Alabama Supreme Court sued for not being anti-gay quickly enough

Shante Wolfe, left, and Tori Sisson walk to get their marriage license at the Montgomery County Probate Office in Montgomery, Ala. on Monday, Feb. 9, 2015. Sisson and Wolfe were the first couple in the county to file their marriage license.

Shante Wolfe, left, and Tori Sisson walk to get their marriage license at the Montgomery County Probate Office in Montgomery, Ala. on Monday, Feb. 9, 2015. Sisson and Wolfe were the first couple in the county to file their marriage license. Mickey Welsh, Montgomery Advertiser (AP)

The Alabama Supreme Court, including the notoriously homophobic Chief Justice Roy Moore, are being sued by a group of rightwing organizations for not ruling on a same-sex marriage case quickly enough. The groups have filed a formal complaint with state Judicial Inquiry Commission.

Marriage equality court cases have pingponged through the Alabama justice system following a federal court decision legalizing same-sex marriage. After U.S. District Judge Callie Granada’s ruling, Moore issued an administrative order to probate judges to ignore the federal court ruling and to abide by state laws.

After the Supreme Court ruling in favor of marriage equality, the Alabama Supreme Court asked the parties to submit arguments on the “effect of the Supreme Court’s decision on this court’s existing orders in this case.” After a flurry of motions and orders have followed; including another order from Moore falsely claiming that the Supreme Court’s ruling was invalid in Alabama.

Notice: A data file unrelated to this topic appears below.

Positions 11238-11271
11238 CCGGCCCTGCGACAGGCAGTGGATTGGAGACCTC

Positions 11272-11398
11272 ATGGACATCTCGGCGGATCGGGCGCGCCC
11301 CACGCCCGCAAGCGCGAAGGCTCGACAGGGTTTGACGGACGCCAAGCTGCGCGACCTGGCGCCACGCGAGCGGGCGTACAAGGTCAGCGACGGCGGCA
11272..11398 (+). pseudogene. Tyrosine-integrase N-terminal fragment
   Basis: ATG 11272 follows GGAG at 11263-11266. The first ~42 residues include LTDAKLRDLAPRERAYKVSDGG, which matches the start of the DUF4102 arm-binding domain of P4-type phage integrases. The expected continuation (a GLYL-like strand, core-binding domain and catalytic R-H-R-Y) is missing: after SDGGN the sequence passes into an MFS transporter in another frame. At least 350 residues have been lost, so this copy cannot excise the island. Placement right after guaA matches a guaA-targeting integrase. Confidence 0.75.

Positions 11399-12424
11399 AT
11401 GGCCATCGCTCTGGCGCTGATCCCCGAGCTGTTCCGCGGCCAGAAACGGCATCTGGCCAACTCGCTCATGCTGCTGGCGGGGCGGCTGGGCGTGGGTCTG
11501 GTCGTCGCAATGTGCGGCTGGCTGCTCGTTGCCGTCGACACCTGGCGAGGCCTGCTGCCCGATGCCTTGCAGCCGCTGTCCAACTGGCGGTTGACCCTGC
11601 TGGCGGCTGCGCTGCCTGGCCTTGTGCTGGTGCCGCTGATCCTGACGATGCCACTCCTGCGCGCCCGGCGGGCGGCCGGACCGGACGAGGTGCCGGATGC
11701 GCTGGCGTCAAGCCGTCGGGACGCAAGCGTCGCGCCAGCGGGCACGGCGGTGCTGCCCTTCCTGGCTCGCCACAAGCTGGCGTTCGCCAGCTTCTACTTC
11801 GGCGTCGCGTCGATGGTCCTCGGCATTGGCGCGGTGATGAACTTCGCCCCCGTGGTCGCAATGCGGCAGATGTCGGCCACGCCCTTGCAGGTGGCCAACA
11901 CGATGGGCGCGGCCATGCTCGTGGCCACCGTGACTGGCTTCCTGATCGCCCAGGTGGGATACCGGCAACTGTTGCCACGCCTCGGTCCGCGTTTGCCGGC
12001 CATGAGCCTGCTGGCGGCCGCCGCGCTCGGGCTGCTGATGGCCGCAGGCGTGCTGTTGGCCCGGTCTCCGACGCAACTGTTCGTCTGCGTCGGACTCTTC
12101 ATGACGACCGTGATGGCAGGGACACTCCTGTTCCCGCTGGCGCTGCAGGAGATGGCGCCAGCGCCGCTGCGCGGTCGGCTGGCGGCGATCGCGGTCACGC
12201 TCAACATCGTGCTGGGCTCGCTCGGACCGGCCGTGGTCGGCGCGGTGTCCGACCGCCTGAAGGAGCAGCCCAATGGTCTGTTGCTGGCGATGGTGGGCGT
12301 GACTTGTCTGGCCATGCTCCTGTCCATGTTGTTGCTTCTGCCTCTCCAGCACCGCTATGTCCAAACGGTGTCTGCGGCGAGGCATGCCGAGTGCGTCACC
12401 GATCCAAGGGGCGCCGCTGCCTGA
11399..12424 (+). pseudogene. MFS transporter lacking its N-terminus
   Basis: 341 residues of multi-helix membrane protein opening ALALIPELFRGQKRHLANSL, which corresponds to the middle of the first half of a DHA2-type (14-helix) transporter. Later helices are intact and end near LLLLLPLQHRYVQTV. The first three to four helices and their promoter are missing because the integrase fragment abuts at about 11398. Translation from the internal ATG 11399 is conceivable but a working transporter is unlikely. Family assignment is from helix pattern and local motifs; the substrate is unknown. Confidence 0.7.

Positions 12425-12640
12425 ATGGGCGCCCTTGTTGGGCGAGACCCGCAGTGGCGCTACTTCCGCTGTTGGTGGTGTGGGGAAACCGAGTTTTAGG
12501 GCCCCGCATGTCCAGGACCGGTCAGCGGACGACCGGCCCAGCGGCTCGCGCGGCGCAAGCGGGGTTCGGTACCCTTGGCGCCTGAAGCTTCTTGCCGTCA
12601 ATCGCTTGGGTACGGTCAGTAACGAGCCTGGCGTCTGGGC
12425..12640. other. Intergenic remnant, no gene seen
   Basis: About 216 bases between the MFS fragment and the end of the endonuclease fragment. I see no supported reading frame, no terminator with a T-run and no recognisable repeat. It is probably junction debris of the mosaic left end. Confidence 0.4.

“There was a lot of confusion in the state,” Moore said after issuing his January order. “That confusion results in disorder. As the administrative head of the judicial [branch in Alabama], my duty is to clarify. All I’m saying in this order, is that until there is a further decision by the [state] Supreme Court, the existing orders remain in full force.”

“While we have confidence in the wisdom and the integrity of the honorable justices on the Alabama Supreme Court, we cannot but acknowledge that such confidence weakens with each passing day that leaves [the case] unresolved,” the complaint reads. “Failure of the Alabama Supreme Court to rule expeditiously in API – despite their own request for briefs, an emergency petition, and a petition for declaratory order in a critical time of legal conflict, suggests nothing less than a dereliction of duty to constituents and other elected officials who are looking to the court for direction. Canon 3 (Canons of Judicial Ethics) was no doubt established to prevent this this kind of extended silence and the negative effect such silence has had in the State of Alabama.”

The Barbour County Tea Party, Alabama Patriots, Rainy Day Patriots, Conservative Christians of Alabama, Common Sense Campaign, Christian Development and Renewal Ministries and several ministers signed on to the complaint according to World Net Daily.

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